Hobart, Indiana

Richard King, a brick layer, working on the construction of the Hobart Carnegie Library in 1914
Richard King, Brick layer, working on Hobart's Carnegie Library, 1914

The city of Hobart was first mapped out in 1849. The land it occupies originally belonged to the Potawatomi Native American tribe, but was purchased by George Earle. Earle named the town he planned there after his brother, Frederick Hobart Earle - but Frederick Earle never actually saw it, as he lived in England.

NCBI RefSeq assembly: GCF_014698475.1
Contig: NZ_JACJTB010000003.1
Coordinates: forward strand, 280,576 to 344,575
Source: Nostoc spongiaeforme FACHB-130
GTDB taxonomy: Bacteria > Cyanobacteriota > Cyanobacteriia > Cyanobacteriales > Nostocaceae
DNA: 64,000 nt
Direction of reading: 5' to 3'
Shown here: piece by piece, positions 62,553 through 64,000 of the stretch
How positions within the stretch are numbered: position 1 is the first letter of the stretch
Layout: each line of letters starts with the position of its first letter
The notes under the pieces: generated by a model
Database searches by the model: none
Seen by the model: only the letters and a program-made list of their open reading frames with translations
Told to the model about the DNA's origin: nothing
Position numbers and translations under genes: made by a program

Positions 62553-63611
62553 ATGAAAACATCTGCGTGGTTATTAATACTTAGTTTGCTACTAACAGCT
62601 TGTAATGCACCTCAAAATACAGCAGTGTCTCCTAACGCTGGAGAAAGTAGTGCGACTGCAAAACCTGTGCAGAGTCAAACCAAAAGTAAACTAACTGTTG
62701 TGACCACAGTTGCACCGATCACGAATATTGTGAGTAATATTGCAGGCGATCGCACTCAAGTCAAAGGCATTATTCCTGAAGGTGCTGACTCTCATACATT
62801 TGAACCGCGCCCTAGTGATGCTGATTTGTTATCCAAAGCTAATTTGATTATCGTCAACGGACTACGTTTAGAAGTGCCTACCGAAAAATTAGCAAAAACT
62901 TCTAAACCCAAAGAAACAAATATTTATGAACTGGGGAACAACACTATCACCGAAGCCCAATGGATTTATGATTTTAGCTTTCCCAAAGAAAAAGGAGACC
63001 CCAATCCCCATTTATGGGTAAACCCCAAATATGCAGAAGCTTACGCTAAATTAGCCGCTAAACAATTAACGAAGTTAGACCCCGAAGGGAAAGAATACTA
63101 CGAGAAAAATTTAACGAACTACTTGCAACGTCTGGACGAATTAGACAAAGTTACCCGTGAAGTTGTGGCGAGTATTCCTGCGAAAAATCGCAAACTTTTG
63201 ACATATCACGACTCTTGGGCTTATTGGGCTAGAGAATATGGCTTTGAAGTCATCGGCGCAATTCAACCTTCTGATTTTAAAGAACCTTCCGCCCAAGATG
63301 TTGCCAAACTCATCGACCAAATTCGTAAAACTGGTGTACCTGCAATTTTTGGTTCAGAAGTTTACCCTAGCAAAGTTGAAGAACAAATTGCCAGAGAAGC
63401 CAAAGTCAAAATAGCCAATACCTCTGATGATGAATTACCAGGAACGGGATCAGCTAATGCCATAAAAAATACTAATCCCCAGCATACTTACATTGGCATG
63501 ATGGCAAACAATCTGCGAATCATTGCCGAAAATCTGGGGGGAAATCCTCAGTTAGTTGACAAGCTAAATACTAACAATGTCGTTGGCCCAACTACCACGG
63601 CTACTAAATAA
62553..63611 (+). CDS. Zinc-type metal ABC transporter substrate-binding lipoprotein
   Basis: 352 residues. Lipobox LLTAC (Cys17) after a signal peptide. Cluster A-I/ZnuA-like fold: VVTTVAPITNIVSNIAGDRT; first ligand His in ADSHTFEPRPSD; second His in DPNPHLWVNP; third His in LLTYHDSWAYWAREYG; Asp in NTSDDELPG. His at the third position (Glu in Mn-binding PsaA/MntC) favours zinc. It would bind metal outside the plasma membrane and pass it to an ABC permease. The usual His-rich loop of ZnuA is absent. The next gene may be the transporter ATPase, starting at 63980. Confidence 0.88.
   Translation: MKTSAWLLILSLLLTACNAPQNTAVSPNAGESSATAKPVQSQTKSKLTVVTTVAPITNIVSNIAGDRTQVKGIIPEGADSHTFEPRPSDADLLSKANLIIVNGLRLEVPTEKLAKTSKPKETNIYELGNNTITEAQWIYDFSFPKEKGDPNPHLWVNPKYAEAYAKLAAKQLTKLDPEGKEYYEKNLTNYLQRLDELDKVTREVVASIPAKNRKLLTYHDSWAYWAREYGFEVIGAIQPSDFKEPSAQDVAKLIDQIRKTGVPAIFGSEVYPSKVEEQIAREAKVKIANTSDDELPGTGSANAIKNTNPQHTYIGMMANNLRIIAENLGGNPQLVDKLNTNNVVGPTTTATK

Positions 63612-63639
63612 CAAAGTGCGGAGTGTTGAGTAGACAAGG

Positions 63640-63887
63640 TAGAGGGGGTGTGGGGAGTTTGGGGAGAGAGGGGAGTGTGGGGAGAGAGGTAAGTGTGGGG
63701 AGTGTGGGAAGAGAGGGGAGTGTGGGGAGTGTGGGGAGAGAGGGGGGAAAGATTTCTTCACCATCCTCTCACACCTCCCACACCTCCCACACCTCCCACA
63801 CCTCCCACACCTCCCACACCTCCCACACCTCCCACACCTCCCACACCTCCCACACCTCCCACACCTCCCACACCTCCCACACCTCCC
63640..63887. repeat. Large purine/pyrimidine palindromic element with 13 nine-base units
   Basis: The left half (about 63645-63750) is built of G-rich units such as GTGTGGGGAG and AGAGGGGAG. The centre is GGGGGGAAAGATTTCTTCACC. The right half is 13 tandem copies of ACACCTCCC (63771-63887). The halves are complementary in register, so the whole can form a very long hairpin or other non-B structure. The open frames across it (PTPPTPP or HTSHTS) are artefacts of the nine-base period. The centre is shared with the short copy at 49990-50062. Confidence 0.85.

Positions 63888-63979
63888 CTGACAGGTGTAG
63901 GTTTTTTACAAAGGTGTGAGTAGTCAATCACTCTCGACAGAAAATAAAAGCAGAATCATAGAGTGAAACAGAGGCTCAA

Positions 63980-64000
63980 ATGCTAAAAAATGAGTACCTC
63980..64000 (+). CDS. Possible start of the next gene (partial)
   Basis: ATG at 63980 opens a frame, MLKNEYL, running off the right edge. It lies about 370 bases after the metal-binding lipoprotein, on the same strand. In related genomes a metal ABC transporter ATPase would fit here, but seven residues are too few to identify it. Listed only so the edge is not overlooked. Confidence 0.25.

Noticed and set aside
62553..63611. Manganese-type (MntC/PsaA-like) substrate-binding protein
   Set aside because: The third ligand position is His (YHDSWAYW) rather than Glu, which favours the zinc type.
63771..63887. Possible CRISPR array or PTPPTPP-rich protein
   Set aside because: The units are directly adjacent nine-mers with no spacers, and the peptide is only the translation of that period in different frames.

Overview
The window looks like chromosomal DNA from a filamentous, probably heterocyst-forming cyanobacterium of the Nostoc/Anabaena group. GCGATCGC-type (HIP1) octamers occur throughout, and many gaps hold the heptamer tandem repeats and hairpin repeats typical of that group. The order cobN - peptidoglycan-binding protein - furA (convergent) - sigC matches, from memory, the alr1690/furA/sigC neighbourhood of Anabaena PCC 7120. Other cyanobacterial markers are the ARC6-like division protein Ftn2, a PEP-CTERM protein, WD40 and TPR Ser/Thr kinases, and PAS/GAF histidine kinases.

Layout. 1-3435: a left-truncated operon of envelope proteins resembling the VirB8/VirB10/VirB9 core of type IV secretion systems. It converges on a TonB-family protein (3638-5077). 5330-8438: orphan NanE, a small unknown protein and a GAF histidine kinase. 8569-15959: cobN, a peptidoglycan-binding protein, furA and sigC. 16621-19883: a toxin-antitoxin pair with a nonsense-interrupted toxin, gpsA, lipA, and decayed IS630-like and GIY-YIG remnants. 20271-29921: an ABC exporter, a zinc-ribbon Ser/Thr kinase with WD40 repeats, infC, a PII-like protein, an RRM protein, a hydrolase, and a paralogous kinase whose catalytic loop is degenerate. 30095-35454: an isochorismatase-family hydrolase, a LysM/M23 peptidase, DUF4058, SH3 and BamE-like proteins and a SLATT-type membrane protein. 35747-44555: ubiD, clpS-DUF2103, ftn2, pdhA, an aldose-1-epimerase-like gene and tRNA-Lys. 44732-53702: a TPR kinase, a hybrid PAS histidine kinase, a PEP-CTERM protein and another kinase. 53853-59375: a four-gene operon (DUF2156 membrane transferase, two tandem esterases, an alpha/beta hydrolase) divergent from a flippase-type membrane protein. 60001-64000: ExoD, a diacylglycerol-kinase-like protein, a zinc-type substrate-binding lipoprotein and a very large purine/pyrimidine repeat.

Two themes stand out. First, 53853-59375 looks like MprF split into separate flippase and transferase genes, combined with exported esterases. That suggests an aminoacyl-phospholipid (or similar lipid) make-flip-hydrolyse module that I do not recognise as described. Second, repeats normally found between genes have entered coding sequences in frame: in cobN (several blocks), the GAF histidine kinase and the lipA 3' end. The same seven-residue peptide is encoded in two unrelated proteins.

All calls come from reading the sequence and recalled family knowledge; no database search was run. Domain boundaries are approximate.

Visitors to Hobart's lovely downtown area will find it hard to miss Lake George. This is a man-made lake created when George Earle dammed Deep River. The lake is named after him.

There are plenty of interesting places to visit in Hobart, but be sure not to miss our two NRHP (National Register of Historic Places) locations: the First Unitarian Church of Hobart - oldest Unitarian Church in Indiana - and the Carnegie Library, which now hosts the Hobart Historical Society, where you can learn much more about the history of the city.

Bicentennial Events and Classes at Hobart Branch

Coming Soon!